This story will never be told as widespread as other stories, because it is not an overnight success. The tabloids, the news, the audience … none of them want to hear about mundane action. But it is mundane action that will make ordinary people do extraordinary things. It’s a shame because, well, the non-telling of my story will mean that Regular Joe’s will never reach their potential to be super-heroes. Students will continue to carry debt. Society will continue on with their life-cycle.

But if my story gets shared once or twice, I have hope that it saves a handful of people.

The younger a person hears a story about personal finance, the easier it is to reach financial freedom. In much the same way, the sooner a person with student debt is convinced of their ability to pay it back, the more money they save. Every day that they wait to refinance is a day wasted and a few dollars lost in interest. Every day a person debates about whether they can dig out of debt, they dig themselves a bigger ditch.

I write to empower people in small ways, which over time lead to big results. After two years of writing this post, I still do not believe in the word negligible.

A water carves its way into solid rock, and over-time, forms the rock into an easier pathway.

This is how I want to transform people.

I am no SuperWoman.

I am so very ordinary.

If there is one thing people remember about me and my story, I hope it is that.

 

My Favorite Things

1.This bakery

DSC06226

for all the joy its brought me and for giving me something to be thankful for.

2. This stack of books

DSC06246 - Copy

for reminding me of that special day.

3. This cat curled up in a ball

DSC06248 - Copy

for keeping us warm in the night.

4. This matcha latte and agenda pad

DSC06220

for keeping me energized and on task, respectively.

This hand-thrown espresso mug

DSC06207

for mornings full of pondering and reflection.

Simple Things: Photo books from Artifact Uprising

This post is sponsored by Artifact Uprising, a paper company celebrating memories for paper people.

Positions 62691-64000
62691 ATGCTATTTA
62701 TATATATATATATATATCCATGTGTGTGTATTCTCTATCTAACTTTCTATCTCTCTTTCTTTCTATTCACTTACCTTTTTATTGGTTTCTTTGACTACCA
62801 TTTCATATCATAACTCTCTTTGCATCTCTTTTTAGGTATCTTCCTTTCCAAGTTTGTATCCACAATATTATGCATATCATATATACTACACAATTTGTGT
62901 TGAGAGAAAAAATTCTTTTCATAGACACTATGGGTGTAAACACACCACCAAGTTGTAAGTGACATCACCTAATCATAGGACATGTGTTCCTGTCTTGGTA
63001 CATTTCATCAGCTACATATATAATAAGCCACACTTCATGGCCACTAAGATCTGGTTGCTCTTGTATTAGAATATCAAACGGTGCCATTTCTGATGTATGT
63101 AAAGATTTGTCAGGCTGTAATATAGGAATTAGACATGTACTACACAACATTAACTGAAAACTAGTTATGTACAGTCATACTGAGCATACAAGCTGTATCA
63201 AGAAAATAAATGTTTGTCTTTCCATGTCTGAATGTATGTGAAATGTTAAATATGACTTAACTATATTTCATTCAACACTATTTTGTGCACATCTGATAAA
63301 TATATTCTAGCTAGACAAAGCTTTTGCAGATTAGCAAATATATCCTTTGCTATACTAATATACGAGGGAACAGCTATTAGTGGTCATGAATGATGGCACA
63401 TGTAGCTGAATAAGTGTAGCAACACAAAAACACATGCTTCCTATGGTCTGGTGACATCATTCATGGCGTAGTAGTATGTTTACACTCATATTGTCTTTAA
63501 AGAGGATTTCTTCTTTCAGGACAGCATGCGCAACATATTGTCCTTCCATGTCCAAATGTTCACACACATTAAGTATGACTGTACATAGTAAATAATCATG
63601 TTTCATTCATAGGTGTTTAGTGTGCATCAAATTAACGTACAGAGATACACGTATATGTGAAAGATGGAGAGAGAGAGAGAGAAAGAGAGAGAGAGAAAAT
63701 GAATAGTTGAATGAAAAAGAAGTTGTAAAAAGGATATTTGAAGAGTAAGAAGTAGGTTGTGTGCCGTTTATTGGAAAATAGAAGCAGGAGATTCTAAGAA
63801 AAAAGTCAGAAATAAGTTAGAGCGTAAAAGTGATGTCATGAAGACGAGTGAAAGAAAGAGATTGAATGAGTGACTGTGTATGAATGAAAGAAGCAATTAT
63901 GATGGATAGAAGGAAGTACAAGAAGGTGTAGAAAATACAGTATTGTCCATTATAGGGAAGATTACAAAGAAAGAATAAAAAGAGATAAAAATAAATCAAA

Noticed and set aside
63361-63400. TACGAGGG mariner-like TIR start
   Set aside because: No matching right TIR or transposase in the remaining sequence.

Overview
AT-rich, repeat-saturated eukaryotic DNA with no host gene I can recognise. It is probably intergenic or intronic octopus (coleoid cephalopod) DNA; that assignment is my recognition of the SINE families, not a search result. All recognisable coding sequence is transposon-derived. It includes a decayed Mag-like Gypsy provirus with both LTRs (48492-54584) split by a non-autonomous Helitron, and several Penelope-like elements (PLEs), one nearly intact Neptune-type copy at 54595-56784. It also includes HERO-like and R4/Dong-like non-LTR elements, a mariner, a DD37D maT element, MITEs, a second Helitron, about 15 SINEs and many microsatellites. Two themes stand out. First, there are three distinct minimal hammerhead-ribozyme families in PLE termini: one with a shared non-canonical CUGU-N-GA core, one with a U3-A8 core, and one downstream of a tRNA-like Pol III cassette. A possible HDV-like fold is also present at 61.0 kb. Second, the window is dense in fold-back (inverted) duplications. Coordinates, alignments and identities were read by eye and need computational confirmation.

When it comes to gift receiving, I err on the side of sentimental, favoring things such as freshly baked goods and home-made candles over easily store-bought trinkets. The more effort to make or find an item, the more value I place on it. This, of course, is my own bias, one that requires a bit more patience and generosity from those who are kind enough to tolerate my tendencies.

For those who have like-minded acquaintances but who wish to ease the holiday gift shopping, might I suggest a material gift worth buying that is equal in thoughtfulness?

DSC06178

These Artifact Uprising books are my most cherished books. Despite the dust that hovers over the cover from infrequent use, they are books that consistently bring a smile to my face when opened. Their ephemeral practicality is offset by their long-lasting insinuation of good vibes only. Apart from these books, I keep a small handful of physical photos that reside in a wooden box, most of which were, too, taken from the night we wed. These books are a collection of snapshot moments from that happy time.

DSC06239 - Copy

In it lies all the hope of a future ahead,
roads unpaved and in our control,
challenges accepted which we did not yet know,
triumph from overcoming hurdles which taught us we can
and trust in what forever is supposed to bring.

Custom photo books from Artifact Uprising are nothing short of gorgeous. Their layflat album is made from premium linen and comes in 12 color options and 5 album sizes. The wedding variety includes foil stamped text, preset or of your own design, in either gold, copper, silver, or white.  There is an option to include a protective wooden box to house your book and keep it safe. It’s similar to my own wooden box that keeps my prints and memory sticks.

Multiple book options are available as well. I personally chose a simple hardcover book with a sleeve depicting my most favorite photo. I like the simplicity of uploading and re-arranging that digital scrap-booking has to offer these days. Less fuss, for an equally fine finished product. The books are just as beautiful with or without the cover.

DSC06246 - Copy

However, if you prefer a more creative or tangible collection of memories, there is a scrapbook that you can physically put together, old-school style. The book comes as a binder, which makes the addition and removal of pages simple. There are envelopes for those who are inclined to pick up sea shells or fallen leaves as commemoration of stolen moments in time. Each scrapbook comes with a credit of up to ten free prints, as well as pen, note cards, picture corners, and adhesive. The option to provide the supplies makes it easy to gift to those acquaintances with whom you share very little or no photos, or who you know have a particular way of doing things … thinking only of myself here. I never said I was easy to love.

All Artifact Uprising products are made with utmost consideration for our environment. They use Mohawk Options Paper which contains 100% post-consumer fiber. All of the electricity used to manufacture the paper is matched with renewable wind generated electricity.

“Occasionally you’ll find a storied spec of this paper’s past from the recycled fiber within—we see these as beauty marks of a better choice for the environment.”

For their wooden products, they use reclaimed wood from already fallen pine rather than source from completely healthy trees. 250,000 feet of fallen pine has been reclaimed from the Rocky Mountain forests as AU works to harness wasted resources into products that  accompany life’s best experiences.